We understand that discussing the topic of care with your loved one can be a daunting process.
Whether you’re a caregiver and finding it difficult to provide the support they need on top of your other commitments, or you can see your loved one could benefit from professional help, there will come a time when you need to consider your options.
But how do you introduce the idea of homecare?
Read on for more information and support to guide you through these conversations, highlighting common obstacles and how to overcome them.
Preparing for the conversation
Approaching the topic can be difficult for all involved. Remember to try and communicate that this is a two-way discussion. Let the person know that this is their decision and your role is simply to inform them of available options, because you want the best for them.
Know what the pros and cons of care are. It’s important to be informed on the subject to identify any challenges and help your loved one overcome them by focusing on the positives.
Choosing the right time and place for the conversation will really help your loved one to be more receptive. Ensure they are in a comfortable setting and allow for as much time as possible for you both to express your views.
Reach out for guidance. You may find support in confiding in another family member or friend who has been through a similar experience. They may even be willing to talk you through possible scenarios to help you prepare.
Plan your opening line. If you notice your loved one is starting to have newfound difficulties with tasks then you could start the conversation by gently asking how they are managing. Try not to jump into the conversation with solutions first as this can create a barrier in the conversation before it’s started.
Raising the subject
Starting the conversation can be difficult for both of you. Make sure that you are calm and involve your loved one as much as possible.
Consider using a gentle and encouraging tone of voice. Make sure you listen to them, maintain eye contact with a relaxed body-language, let them know you’re there for them and pay attention to what they say. Give them plenty of reassurance and time.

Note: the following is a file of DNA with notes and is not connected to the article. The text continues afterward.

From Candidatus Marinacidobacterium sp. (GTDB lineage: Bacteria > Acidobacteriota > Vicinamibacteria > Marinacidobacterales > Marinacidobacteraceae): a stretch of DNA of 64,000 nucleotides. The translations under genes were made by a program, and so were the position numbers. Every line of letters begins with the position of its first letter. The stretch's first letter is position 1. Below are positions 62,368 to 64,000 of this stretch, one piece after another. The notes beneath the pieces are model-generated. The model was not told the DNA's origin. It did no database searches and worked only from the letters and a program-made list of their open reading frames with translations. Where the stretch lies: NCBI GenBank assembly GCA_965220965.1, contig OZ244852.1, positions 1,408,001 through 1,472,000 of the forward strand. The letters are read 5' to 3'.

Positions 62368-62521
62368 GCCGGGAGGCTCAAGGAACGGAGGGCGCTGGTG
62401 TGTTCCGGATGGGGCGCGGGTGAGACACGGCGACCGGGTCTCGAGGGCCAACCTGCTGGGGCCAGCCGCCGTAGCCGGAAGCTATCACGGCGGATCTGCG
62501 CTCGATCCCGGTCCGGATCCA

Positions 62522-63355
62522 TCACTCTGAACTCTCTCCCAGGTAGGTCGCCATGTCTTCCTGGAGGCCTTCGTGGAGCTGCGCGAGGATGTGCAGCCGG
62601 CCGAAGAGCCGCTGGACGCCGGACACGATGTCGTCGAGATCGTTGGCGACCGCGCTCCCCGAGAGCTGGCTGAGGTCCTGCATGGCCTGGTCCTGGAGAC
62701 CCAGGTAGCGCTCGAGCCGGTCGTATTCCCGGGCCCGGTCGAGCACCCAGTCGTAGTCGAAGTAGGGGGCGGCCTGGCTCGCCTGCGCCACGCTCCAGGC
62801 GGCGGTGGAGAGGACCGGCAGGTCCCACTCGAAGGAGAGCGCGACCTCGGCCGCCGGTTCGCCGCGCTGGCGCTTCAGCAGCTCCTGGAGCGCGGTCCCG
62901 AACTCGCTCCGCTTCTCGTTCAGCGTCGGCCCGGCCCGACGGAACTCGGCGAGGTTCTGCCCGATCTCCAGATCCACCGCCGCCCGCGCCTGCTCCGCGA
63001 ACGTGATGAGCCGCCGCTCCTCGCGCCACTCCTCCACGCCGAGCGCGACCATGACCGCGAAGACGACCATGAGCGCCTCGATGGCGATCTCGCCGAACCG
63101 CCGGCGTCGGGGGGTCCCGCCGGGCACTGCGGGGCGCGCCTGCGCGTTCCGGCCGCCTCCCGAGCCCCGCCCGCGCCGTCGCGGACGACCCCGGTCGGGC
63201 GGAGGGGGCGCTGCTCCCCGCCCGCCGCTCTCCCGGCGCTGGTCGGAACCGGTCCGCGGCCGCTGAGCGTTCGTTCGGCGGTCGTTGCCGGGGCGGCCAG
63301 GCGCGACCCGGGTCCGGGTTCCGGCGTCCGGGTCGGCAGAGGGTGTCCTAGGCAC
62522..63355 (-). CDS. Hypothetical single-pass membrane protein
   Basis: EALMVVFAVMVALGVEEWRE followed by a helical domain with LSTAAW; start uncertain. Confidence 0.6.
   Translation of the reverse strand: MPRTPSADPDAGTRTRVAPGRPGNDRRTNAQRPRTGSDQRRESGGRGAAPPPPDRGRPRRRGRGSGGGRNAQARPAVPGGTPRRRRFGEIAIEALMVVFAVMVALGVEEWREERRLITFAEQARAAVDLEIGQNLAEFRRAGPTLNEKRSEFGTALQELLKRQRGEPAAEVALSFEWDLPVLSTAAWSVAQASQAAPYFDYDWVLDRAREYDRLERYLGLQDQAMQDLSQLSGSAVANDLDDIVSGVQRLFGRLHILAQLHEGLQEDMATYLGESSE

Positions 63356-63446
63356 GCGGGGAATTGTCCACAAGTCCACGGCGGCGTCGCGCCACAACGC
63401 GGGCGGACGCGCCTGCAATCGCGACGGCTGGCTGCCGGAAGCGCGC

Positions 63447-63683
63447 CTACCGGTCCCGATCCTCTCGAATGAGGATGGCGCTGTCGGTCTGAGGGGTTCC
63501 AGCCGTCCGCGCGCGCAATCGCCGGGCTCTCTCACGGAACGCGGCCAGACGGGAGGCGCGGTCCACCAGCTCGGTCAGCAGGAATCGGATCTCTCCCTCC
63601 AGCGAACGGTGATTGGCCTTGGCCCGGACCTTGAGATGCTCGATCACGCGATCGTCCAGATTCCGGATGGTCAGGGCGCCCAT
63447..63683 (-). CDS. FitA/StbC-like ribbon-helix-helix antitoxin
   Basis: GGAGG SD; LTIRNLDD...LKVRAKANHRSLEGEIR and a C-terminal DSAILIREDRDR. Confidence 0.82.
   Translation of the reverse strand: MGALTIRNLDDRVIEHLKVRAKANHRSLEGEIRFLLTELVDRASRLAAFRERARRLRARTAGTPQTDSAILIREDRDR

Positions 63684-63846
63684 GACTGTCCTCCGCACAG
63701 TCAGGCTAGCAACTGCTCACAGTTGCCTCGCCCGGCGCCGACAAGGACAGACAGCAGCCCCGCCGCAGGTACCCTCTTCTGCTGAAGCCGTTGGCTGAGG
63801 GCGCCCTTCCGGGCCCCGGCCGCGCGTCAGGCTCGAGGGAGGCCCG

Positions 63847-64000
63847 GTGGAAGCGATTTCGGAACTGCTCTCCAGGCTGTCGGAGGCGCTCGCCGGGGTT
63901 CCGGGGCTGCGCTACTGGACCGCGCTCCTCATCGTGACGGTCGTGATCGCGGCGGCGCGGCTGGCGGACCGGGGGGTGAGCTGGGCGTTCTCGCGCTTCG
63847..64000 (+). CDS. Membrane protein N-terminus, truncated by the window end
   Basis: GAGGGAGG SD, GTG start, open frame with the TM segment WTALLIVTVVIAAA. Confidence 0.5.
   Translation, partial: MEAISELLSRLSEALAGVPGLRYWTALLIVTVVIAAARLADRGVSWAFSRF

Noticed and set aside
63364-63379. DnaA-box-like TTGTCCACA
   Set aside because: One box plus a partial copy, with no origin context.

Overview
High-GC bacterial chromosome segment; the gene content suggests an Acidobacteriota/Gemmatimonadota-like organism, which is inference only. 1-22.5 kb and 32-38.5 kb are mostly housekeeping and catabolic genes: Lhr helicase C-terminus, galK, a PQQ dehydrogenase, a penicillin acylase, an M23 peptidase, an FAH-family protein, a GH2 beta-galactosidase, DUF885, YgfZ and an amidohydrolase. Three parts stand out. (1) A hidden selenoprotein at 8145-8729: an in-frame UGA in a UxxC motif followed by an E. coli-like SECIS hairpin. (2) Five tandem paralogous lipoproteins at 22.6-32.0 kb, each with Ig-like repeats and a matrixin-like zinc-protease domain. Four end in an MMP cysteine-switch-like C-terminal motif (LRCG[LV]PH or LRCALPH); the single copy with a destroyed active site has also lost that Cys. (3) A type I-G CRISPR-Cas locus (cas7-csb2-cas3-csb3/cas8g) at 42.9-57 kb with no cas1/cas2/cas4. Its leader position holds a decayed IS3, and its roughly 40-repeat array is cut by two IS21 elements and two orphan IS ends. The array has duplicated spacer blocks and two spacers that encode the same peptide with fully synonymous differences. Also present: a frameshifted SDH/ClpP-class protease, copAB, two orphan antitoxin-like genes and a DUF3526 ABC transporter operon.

Overcoming common challenges
Your loved one may refuse to talk to you about their care needs. In which case, try not to take it to heart. They may be more comfortable talking to someone who isn’t as close to them. If that’s the case, try asking if there’s someone you can help them reach out to, such as a healthcare professional.
If they are fiercely independent they might insist they can manage on their own. Ask them if there’s anything they are finding more difficult than usual and then advise about relevant services that can help.
When someone receives a diagnosis of a progressive illness or they’re struggling to accept that they’re becoming more frail, it can feel scary and overwhelming. First and foremost, have patience. These changes can be hard to come to terms with. Empathise and reassure them that you are here to help find the right support to enable them living as independently as possible.
It’s likely that your conversation about care will be one of many. Talking about care is complex but if you involve your loved one in the process they may feel more in control and open to the idea of extra help. Support can be brought in gradually, allowing time for your loved one to become more comfortable.
If you need any more guidance then please contact us at Choice Care. With a wealth of experience and expertise, we are more than happy to help. Chat to our team on 01254 504905.